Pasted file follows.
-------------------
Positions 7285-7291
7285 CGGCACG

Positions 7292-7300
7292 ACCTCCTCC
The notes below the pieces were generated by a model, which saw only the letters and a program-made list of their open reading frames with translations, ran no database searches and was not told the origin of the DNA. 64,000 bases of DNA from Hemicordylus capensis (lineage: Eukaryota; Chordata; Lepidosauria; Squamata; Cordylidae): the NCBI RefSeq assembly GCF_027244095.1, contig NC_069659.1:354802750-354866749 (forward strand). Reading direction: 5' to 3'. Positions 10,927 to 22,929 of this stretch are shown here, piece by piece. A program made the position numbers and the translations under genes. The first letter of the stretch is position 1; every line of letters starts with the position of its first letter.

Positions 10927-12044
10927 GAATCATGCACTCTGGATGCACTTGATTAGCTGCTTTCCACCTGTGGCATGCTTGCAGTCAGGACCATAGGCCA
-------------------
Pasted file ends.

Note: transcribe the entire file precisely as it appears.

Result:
Positions 7285-7291
7285 CGGCACG

Positions 7292-7300
7292 ACCTCCTCC
The notes below the pieces were generated by a model, which saw only the letters and a program-made list of their open reading frames with translations, ran no database searches and was not told the origin of the DNA. 64,000 bases of DNA from Hemicordylus capensis (lineage: Eukaryota; Chordata; Lepidosauria; Squamata; Cordylidae): the NCBI RefSeq assembly GCF_027244095.1, contig NC_069659.1:354802750-354866749 (forward strand). Reading direction: 5' to 3'. Positions 10,927 to 22,929 of this stretch are shown here, piece by piece. A program made the position numbers and the translations under genes. The first letter of the stretch is position 1; every line of letters starts with the position of its first letter.

Positions 10927-12044
10927 GAATCATGCACTCTGGATGCACTTGATTAGCTGCTTTCCACCTGTGGCATGCTTGCAGTCAGGACCATAGGCCA